Two Americans have filed a price-fixing lawsuit against four major transatlantic air carriers saying they used fuel surcharges to wrongfully inflate prices.
The suit, filed in New York federal court late Friday, charges that British Airways Plc, Virgin Atlantic, AMR Corp.’s American Airlines and UAL Corp.’s United Airlines conspired to fix passenger ticket prices, partly with the use of fuel surcharges.
The two air travelers, Susan Saldana of Newton, Massachusetts, and Ian Reynell of Chicago, Illinois, claim that British Airways added at least six fuel surcharges since May 2004, conspiring with the other airlines to artificially inflate ticket prices.
The suit was filed days after Britain’s Office of Fair Trading said it visited British Airways’ offices on June 13 as part of a civil and criminal investigation into alleged price coordination and that its probe was “at an early stage.”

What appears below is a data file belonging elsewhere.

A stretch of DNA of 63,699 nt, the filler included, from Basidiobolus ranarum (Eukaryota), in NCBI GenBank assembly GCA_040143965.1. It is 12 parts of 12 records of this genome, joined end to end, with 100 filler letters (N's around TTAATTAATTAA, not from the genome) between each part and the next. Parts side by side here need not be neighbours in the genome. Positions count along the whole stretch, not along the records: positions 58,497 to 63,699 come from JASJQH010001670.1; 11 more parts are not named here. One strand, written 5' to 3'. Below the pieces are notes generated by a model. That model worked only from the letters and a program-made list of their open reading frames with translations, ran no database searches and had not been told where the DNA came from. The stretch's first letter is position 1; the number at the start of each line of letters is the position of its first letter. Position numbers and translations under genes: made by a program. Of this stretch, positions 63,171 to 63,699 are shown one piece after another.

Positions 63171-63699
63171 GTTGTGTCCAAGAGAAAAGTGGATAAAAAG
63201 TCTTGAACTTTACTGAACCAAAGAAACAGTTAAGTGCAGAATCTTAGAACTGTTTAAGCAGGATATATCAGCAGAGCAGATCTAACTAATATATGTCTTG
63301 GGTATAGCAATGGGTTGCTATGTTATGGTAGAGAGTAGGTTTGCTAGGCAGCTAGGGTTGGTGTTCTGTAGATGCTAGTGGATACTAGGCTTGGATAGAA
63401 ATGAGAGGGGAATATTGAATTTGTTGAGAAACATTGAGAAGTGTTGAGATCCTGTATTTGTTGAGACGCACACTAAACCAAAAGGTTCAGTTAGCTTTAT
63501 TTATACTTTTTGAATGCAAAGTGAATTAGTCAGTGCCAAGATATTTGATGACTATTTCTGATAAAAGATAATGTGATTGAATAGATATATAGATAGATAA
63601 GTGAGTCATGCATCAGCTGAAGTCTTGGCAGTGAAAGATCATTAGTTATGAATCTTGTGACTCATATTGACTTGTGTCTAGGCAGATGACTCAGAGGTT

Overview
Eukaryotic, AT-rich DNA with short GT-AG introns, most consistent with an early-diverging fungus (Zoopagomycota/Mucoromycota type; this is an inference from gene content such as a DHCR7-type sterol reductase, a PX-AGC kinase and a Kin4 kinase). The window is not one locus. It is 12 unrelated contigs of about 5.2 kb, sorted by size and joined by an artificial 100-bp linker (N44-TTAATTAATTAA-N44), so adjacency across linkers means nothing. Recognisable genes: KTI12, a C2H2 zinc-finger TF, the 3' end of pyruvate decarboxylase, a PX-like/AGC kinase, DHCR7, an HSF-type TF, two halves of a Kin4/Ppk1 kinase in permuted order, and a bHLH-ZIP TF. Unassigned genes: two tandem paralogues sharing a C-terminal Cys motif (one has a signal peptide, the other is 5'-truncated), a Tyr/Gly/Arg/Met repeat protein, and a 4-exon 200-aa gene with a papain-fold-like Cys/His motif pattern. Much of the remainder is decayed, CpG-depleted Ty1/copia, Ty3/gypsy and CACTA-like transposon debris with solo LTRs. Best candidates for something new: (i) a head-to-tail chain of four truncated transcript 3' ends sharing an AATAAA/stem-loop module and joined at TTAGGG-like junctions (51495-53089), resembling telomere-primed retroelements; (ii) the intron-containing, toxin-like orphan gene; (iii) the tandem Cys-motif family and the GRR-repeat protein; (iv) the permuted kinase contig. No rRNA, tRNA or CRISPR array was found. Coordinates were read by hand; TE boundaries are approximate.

The U.S. Department of Justice confirmed last Thursday that it was investigating possible anti-competitive practices in airline passenger fares and cargo shipments, but it did not identify which airlines were under investigation.
American Airlines, United Airlines and Richard Branson’s Virgin Atlantic all said last week they were involved in the probe, but were not direct targets.
The plaintiffs are demanding reimbursement and damages against the airlines, and seeking class action status for their suit, which would include all travelers who bought transatlantic tickets with the airlines named in the suit over the last four years.
The four airlines are the only carriers allowed to fly direct between London’s Heathrow Airport and the United States under bilateral treaties.